APPEAL from the Superior Court of Cook County; the Hon. JOHN
F. HAAS, Judge, presiding.
MR. JUSTICE HERSHEY DELIVERED THE OPINION OF THE COURT:
This is a suit instituted by the plaintiffs against the city of Elgin and certain other defendants. The original complaint consisted of two counts. Count 1 was a separate action at law for ejectment and damages and is not involved in this appeal from the separate actions in chancery. Count 2 was an action in chancery and prayed for a decree declaring that the defendants, city of Elgin and certain other defendants, remove certain alleged encroachments on the plaintiffs' land. By amendment the plaintiffs added a third count and prayed that the defendants Walter and Winifred Prott, who had acquired title to lot 20 in block 16 of Ludlow addition in the city of Elgin, be decreed to remove certain alleged encroachments on the plaintiffs' land and be enjoined from trespassing or entering upon the lands of the plaintiffs, and for damages. Other additional amendments were added subsequently which did not change the substance of the original allegations. The encroachments were alleged to consist of the extension of several streets by the city of Elgin over and upon the lands of the plaintiffs and by the building of a garage and retaining wall on the lands of the plaintiffs by the other defendants.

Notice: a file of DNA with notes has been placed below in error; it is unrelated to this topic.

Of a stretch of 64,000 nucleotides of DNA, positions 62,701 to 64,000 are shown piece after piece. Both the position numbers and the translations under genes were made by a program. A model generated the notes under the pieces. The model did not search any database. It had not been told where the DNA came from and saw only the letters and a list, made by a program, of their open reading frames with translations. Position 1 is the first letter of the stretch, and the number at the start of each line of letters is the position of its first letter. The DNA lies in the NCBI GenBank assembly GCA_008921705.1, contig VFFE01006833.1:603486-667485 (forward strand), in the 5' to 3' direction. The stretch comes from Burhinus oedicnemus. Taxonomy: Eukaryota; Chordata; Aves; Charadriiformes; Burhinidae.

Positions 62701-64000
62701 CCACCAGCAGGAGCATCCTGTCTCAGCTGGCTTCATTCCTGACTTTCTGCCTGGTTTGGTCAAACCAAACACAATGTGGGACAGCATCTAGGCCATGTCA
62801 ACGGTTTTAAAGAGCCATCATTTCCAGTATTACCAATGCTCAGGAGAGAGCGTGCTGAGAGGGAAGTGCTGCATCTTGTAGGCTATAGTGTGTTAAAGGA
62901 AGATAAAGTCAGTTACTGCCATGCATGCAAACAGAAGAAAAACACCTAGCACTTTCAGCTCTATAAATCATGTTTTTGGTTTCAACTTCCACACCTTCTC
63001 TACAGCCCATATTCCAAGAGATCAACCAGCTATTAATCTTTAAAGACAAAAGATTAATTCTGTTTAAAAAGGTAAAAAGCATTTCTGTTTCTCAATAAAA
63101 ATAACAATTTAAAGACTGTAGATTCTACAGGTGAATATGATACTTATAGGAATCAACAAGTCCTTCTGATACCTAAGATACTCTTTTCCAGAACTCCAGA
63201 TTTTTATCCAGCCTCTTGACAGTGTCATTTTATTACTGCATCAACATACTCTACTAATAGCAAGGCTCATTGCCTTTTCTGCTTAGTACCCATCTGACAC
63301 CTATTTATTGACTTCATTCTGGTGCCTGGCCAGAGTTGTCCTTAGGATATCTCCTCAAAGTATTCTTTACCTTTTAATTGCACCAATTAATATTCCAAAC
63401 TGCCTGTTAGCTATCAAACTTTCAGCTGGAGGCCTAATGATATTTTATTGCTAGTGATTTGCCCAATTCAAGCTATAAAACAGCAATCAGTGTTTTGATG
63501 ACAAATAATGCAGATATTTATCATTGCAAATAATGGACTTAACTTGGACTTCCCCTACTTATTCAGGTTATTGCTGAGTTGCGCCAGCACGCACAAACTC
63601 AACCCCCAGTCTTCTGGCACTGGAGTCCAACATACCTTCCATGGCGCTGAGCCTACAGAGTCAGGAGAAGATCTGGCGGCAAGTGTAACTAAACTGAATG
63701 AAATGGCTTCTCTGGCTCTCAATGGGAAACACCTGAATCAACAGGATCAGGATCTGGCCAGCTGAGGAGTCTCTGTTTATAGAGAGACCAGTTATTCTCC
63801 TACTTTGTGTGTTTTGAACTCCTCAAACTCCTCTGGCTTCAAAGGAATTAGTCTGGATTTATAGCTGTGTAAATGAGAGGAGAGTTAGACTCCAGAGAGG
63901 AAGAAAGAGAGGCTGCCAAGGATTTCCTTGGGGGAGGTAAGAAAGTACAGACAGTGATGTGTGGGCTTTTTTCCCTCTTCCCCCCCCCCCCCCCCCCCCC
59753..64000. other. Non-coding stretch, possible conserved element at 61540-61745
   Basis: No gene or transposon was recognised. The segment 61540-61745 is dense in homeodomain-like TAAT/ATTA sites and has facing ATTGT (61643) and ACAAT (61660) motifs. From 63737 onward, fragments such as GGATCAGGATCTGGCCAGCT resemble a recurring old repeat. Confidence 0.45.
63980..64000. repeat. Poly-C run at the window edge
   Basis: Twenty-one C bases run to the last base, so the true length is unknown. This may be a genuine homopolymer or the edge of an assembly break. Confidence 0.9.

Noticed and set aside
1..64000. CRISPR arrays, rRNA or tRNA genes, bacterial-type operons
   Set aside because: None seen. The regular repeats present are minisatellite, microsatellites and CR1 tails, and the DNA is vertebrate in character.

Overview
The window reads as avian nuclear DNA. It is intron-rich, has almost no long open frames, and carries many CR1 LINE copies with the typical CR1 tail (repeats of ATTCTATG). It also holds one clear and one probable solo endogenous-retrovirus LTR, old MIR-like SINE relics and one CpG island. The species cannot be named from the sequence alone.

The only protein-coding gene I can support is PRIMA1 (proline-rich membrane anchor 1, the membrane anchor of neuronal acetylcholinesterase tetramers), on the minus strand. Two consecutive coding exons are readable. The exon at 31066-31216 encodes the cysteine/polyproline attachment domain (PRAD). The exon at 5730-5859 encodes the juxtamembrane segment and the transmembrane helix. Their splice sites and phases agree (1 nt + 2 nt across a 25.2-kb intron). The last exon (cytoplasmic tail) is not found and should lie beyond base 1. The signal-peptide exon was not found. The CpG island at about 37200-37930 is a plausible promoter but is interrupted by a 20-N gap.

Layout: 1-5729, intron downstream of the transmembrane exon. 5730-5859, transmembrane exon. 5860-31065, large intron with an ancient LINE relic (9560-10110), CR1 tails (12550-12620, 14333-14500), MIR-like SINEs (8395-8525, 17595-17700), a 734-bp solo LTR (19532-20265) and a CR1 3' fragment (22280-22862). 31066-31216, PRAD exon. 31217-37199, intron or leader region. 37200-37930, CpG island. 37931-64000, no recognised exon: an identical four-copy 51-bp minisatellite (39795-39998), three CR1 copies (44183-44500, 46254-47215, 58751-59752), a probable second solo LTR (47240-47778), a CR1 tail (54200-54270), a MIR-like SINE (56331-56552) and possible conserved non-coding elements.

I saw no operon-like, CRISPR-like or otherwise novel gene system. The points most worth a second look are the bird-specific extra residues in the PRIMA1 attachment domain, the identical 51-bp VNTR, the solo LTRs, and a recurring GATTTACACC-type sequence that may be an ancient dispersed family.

Answers were filed by the city of Elgin and the other defendants denying any encroachment existed on the lands of the plaintiffs. The city of Elgin also filed an answer to said complaint by pleading the twenty-year Statute of Limitations in bar of said action, (Ill. Rev. Stat. 1951, chap. 83, par. 1,) and also by pleading the five-year statute barring any action against any real or personal property, (Ill. Rev. Stat. 1951, chap. 83, par. 16,) and also set forth in their answer that if any encroachment existed on the lands of the plaintiffs by reason of the extension of said streets, that the same had existed for more than 15 years and had become a public highway pursuant to the statute. Ill. Rev. Stat. 1951, chap. 121, par. 152.
As a further answer to said complaint, the city set forth that the plaintiffs were guilty of laches and should be denied recovery on their complaint.
The cause was referred to the master in chancery to take evidence and report his finding of facts and conclusions of law. The master after taking testimony in said cause rendered a report in respect thereto and found the issues in favor of all the defendants.